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And so…we landed on Mars!
No, this isn’t the beginnings of a Ron Hubbard novel, but actual real life. At approximately 1:31am, last night, or morning rather, Curiosity landed on Mars. And there was no cat to kill it either.
Fox News reports, “Through the chute, a unique robot arm and a rocket-powered hood, the rover slowed until it drifted to a stop on Mars, to cheers and applause from the NASA Jet Propulsion Laboratory late Sunday.
“Touchdown confirmed,” engineer Allen Chen said. “We’re safe on Mars.“
Minutes after the landing signal reached Earth at 10:32 p.m. PDT, Curiosity beamed back the first black-and-white pictures from inside the crater showing its wheel and its shadow, cast by the afternoon sun.
“We landed in a nice flat spot. Beautiful, really beautiful,” said engineer Adam Steltzner, who led the team that devised the tricky landing routine. The rover then released a slightly higher resolution pair of pictures.”
And from the NASA website, “NASA Lands Car-Size Rover Beside Martian Mountain
The Mars Science Laboratory (MSL) spacecraft that carried Curiosity succeeded in every step of the most complex landing ever attempted on Mars, including the final severing of the bridle cords and flyaway maneuver of the rocket backpack.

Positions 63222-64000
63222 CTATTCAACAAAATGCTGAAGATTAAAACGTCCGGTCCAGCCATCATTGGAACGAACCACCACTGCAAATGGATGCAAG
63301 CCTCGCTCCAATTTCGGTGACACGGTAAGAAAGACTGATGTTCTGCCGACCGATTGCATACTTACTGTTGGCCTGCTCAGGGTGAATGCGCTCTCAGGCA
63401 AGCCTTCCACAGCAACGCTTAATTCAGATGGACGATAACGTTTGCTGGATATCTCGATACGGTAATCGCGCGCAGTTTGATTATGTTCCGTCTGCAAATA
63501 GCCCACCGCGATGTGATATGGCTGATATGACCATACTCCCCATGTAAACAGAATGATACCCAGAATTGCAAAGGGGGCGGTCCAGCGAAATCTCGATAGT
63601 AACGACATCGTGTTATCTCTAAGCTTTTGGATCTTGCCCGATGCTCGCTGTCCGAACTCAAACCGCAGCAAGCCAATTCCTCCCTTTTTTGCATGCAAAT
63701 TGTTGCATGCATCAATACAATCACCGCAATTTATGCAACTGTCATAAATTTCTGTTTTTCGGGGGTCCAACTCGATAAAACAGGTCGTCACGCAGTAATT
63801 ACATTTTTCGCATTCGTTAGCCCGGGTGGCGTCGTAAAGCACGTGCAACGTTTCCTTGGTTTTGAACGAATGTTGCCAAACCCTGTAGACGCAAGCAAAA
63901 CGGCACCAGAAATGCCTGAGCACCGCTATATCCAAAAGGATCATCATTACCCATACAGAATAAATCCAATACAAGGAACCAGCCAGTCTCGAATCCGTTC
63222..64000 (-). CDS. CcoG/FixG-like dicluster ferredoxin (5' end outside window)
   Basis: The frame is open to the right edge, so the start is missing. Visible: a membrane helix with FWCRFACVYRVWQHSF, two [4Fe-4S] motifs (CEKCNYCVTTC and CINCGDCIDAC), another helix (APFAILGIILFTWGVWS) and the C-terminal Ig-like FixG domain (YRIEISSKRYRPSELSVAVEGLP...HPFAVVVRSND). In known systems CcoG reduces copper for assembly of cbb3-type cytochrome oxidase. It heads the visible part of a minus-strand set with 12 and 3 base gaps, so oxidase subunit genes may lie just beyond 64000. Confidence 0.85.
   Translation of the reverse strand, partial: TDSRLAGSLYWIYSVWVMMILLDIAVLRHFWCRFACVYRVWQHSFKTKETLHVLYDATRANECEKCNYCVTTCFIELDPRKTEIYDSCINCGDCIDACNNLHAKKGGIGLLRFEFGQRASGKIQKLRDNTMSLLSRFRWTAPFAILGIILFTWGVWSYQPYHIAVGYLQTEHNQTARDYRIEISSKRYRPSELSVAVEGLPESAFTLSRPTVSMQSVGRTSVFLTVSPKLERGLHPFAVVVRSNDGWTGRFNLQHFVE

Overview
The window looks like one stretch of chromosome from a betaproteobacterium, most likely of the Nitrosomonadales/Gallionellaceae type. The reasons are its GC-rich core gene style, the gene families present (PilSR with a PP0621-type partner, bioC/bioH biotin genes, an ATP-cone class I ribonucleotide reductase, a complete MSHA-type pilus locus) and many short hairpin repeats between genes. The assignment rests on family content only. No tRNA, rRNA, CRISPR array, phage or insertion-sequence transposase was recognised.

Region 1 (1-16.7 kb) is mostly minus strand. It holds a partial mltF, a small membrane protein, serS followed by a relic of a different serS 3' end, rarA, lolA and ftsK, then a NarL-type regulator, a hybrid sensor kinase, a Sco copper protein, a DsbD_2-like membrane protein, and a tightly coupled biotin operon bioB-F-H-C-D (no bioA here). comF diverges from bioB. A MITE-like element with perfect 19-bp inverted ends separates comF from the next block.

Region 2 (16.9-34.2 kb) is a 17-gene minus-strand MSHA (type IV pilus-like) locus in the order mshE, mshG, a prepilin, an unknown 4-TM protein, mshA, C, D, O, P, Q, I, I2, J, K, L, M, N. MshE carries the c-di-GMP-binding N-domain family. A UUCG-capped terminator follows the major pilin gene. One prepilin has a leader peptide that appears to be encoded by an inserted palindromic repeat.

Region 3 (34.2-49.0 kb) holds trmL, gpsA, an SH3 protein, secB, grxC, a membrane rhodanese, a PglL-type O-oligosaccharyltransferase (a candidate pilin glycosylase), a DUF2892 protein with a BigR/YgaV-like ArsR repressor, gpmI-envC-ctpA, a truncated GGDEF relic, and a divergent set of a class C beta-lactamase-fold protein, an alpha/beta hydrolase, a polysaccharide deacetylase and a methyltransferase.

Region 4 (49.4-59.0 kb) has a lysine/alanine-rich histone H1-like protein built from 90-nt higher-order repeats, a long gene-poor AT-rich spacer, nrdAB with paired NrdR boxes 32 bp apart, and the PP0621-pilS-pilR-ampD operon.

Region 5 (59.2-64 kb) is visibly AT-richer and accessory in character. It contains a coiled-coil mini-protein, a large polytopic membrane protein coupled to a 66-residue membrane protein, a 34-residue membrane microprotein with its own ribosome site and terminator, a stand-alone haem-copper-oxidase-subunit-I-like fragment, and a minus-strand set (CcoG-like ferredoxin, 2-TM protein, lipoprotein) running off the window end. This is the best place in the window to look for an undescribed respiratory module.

“Today, the wheels of Curiosity have begun to blaze the trail for human footprints on Mars. Curiosity, the most sophisticated rover ever built, is now on the surface of the Red Planet, where it will seek to answer age-old questions about whether life ever existed on Mars — or if the planet can sustain life in the future,” said NASA Administrator Charles Bolden. “This is an amazing achievement, made possible by a team of scientists and engineers from around the world and led by the extraordinary men and women of NASA and our Jet Propulsion Laboratory. President Obama has laid out a bold vision for sending humans to Mars in the mid-2030’s, and today’s landing marks a significant step toward achieving this goal.”
Just wait until the dust settles…
Curiosity landed at 10:32 p.m. PDT Aug. 5, (1:32 a.m. EDT Aug. 6) near the foot of a mountain three miles tall and 96 miles in diameter inside Gale Crater. During a nearly two-year prime mission, the rover will investigate whether the region ever offered conditions favorable for microbial life.